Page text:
Mundell was retained to provide consulting services at a former electronics manufacturing facility in Seymour, Indiana. The facility had been the subject of several phases of environmental investigation by multiple consultants since 2006. Cumulative site investigations indicated the presence of chlorinated volatile organic compound (cVOC) impacts to both soil and groundwater.
Mundell investigations identified an on-site area of cVOC-impacted soil in the former location of an oil water separator. Based on groundwater analytical results, this area of impacted soil was a significant source of impacts to area groundwater. A dissolved cVOC plume was found to extend approximately a half-mile from the area beneath dozens of residential properties.
Removal or treatment of this soil source area was critical to achieving both on- and off-site remedial goals. However, disposal of the impacted soil via excavation was cost-prohibitive as chemical concentrations were found to greatly exceed associated RCRA “Land Ban” limits.
Mundell evaluated several remedial technologies for use at the Site. Ultimately, low-temperature thermal desorption was selected as the most cost-effective and technically viable remedial strategy. Thermal desorption involves the excavation and on-site treatment of impacted soil using a closed-loop steam desorption unit. Impacted soil is mixed and blended with lime in-situ before being loaded into the treatment system in lifts of approximately 15 cubic yards. Superheated steam is forced through the impacted soil to volatilize adsorbed VOC constituents. Both the steam and VOC vapors are then recovered from the treatment chamber and condensed. Organic chemicals are then removed from the treatment wastewater using activated carbon, and the treated water is then cycled back through the process.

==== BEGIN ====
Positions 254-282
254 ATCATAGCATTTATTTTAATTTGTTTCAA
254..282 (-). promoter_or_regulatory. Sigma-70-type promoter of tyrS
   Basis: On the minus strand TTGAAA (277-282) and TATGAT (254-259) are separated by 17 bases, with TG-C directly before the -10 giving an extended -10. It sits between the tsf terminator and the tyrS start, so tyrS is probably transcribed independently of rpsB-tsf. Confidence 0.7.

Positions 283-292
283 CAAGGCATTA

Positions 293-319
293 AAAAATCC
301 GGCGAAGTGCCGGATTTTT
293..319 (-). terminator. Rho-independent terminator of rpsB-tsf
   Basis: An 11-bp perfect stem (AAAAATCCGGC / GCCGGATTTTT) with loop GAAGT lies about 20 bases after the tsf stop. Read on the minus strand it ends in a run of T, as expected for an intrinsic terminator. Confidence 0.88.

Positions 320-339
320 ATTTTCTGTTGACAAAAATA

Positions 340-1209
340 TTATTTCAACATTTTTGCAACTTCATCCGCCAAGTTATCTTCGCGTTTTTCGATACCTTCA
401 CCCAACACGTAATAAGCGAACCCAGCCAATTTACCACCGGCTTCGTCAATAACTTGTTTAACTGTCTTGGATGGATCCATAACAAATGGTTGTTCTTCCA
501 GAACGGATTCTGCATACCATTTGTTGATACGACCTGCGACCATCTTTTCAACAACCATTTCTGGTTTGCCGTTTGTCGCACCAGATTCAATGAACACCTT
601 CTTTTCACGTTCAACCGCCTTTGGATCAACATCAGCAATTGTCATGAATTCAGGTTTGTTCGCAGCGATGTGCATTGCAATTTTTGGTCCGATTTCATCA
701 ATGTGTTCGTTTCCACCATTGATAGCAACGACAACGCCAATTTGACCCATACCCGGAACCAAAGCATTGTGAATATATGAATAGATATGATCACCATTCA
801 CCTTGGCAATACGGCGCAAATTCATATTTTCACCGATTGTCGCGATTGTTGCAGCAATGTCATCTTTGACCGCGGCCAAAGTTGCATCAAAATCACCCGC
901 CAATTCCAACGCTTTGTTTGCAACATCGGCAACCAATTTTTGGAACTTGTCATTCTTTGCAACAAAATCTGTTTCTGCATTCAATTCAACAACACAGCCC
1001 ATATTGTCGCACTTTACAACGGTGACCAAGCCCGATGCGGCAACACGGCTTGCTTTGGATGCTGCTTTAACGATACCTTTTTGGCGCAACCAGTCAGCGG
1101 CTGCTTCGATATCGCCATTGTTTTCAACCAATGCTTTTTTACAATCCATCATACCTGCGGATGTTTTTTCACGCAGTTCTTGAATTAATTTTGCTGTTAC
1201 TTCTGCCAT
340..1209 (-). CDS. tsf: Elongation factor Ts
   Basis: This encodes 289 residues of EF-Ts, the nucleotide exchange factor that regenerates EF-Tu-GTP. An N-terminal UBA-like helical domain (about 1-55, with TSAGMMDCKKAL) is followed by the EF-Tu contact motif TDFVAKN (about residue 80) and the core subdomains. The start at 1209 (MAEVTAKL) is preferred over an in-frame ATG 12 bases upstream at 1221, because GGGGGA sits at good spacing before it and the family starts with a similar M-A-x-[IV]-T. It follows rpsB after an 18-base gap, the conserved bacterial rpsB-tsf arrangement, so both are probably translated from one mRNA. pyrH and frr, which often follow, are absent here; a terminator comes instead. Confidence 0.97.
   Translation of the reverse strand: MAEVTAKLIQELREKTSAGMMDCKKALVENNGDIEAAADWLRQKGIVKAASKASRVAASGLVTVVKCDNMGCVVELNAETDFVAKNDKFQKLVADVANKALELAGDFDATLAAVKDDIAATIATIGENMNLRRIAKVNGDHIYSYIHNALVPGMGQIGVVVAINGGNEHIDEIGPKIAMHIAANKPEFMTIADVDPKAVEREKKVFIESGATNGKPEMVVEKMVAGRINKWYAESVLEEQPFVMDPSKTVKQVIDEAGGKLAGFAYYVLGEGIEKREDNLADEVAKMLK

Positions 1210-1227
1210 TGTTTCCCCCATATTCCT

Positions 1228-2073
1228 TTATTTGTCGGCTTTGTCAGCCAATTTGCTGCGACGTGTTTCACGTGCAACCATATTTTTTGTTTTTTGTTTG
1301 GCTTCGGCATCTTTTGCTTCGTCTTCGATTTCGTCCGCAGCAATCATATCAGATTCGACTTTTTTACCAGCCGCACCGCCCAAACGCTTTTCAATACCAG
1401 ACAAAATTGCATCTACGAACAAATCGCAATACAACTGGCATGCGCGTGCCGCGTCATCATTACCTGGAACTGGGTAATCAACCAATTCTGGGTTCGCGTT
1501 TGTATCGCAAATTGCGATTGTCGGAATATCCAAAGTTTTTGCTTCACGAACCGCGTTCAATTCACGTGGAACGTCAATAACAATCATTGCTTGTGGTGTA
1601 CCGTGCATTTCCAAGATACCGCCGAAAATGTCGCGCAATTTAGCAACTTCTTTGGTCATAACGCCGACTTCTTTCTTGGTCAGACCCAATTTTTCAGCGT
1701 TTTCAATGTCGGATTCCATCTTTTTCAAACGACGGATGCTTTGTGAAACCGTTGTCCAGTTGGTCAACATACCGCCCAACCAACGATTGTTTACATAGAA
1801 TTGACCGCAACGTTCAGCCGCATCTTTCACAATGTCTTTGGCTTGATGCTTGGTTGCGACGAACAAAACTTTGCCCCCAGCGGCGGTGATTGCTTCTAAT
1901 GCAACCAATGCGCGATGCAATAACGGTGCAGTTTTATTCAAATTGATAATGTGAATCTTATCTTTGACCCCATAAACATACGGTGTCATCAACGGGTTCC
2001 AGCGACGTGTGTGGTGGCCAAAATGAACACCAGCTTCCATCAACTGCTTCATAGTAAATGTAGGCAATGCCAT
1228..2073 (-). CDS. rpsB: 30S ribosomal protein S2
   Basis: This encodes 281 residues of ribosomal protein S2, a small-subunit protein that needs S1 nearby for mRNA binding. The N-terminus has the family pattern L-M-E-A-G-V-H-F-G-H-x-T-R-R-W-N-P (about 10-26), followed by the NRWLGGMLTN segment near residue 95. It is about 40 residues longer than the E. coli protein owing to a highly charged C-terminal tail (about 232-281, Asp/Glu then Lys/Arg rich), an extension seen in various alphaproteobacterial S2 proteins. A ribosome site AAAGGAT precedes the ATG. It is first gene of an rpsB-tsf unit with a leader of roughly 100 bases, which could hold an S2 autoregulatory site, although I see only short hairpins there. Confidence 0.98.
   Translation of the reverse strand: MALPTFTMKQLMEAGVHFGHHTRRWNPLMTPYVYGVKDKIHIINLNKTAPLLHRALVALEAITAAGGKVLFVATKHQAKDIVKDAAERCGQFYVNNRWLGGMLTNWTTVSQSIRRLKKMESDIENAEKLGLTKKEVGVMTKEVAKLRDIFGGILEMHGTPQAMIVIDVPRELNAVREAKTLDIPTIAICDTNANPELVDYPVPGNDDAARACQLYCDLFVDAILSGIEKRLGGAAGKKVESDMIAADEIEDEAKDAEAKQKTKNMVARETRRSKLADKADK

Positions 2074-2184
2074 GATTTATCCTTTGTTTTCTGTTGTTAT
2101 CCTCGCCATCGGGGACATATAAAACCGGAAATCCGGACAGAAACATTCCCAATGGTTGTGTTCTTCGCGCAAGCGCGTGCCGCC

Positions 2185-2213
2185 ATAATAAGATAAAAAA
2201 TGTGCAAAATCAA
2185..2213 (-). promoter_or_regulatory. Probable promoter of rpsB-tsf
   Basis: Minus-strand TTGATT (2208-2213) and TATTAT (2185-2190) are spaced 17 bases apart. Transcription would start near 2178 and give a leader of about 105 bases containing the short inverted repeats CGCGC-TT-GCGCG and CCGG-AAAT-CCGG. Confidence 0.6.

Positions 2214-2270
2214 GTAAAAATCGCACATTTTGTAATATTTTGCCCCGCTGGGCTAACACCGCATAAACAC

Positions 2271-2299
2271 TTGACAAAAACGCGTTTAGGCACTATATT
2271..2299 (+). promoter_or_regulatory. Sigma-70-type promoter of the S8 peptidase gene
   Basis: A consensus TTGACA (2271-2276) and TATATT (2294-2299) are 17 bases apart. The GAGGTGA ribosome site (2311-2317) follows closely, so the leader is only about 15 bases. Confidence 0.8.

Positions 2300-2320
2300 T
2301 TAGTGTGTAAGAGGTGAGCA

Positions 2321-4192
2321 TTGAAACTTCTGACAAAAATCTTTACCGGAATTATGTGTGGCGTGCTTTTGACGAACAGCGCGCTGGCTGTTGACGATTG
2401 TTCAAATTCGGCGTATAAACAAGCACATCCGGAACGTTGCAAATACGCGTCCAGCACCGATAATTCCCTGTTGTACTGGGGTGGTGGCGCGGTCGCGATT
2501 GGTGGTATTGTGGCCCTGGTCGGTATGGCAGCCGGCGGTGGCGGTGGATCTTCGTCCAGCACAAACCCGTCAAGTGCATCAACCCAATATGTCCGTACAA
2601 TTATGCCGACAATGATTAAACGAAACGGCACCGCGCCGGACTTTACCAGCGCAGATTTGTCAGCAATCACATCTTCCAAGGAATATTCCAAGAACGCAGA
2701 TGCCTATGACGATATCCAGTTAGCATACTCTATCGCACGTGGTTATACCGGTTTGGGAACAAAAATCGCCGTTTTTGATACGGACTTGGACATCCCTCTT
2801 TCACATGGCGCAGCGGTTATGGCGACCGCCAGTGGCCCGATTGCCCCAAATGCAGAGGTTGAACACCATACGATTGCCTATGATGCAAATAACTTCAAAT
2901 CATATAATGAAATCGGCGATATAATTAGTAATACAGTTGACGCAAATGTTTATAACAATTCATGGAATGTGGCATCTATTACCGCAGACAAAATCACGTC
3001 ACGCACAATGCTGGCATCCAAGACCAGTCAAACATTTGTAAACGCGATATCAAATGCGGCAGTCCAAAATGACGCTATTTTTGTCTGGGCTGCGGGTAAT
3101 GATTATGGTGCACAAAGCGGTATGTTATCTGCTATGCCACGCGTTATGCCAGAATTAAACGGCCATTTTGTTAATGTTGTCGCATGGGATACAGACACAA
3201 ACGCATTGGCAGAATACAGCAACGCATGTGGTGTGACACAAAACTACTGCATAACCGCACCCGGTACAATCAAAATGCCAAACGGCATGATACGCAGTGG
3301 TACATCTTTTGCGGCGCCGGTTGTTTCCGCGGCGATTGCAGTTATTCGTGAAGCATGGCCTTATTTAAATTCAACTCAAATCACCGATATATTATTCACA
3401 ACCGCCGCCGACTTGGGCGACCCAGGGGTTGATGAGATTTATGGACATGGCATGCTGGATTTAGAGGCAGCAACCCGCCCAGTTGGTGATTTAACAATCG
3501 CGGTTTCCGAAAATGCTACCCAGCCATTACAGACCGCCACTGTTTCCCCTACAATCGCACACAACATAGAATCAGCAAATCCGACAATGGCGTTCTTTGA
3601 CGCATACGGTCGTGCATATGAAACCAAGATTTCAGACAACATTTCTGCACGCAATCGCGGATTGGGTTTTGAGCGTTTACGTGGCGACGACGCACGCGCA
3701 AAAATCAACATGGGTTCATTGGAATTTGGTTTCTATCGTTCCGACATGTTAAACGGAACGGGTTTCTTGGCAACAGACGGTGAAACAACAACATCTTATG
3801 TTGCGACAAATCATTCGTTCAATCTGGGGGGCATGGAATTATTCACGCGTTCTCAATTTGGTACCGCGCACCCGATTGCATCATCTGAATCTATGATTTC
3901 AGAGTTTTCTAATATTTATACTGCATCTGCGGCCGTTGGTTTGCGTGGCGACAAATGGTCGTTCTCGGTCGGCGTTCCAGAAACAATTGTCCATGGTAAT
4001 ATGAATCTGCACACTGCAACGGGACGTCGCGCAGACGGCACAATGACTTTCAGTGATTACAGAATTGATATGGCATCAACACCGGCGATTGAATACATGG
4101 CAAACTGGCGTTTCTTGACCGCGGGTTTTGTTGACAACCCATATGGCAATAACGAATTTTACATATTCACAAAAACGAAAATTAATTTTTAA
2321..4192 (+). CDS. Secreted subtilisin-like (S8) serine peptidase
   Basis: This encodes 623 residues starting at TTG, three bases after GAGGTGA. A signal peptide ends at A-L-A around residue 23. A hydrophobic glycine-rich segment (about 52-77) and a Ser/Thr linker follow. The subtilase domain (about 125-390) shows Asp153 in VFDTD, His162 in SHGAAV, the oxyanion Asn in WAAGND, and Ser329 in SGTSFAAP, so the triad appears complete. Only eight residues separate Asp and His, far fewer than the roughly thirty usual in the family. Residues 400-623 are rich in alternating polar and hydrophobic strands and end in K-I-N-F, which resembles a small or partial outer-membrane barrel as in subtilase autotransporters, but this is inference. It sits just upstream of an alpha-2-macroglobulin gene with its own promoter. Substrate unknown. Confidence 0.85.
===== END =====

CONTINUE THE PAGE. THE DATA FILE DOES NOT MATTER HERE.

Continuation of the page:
Mundell completed the treatment of 1,272 tons of cVOC-impacted soil during fifteen (15) days of operation. IDEM personnel visited the site and viewed the thermal desorption process. In total, fifty-three (53) loads of soil were treated. MUNDELL collected both pre and post-treatment confirmation soil samples from each load to evaluate remedial progress. Based on the soil analytical results, the thermal treatment achieved over 99% removal of the adsorbed cVOC mass and met site remedial cleanup goals. The excavation area was then backfilled using the treated soil. In summary, the soil treatment was a success from both a cost and technical standpoint, achieving over 99% treatment effectiveness and saving our client up to $600,000 in hazardous material disposal fees.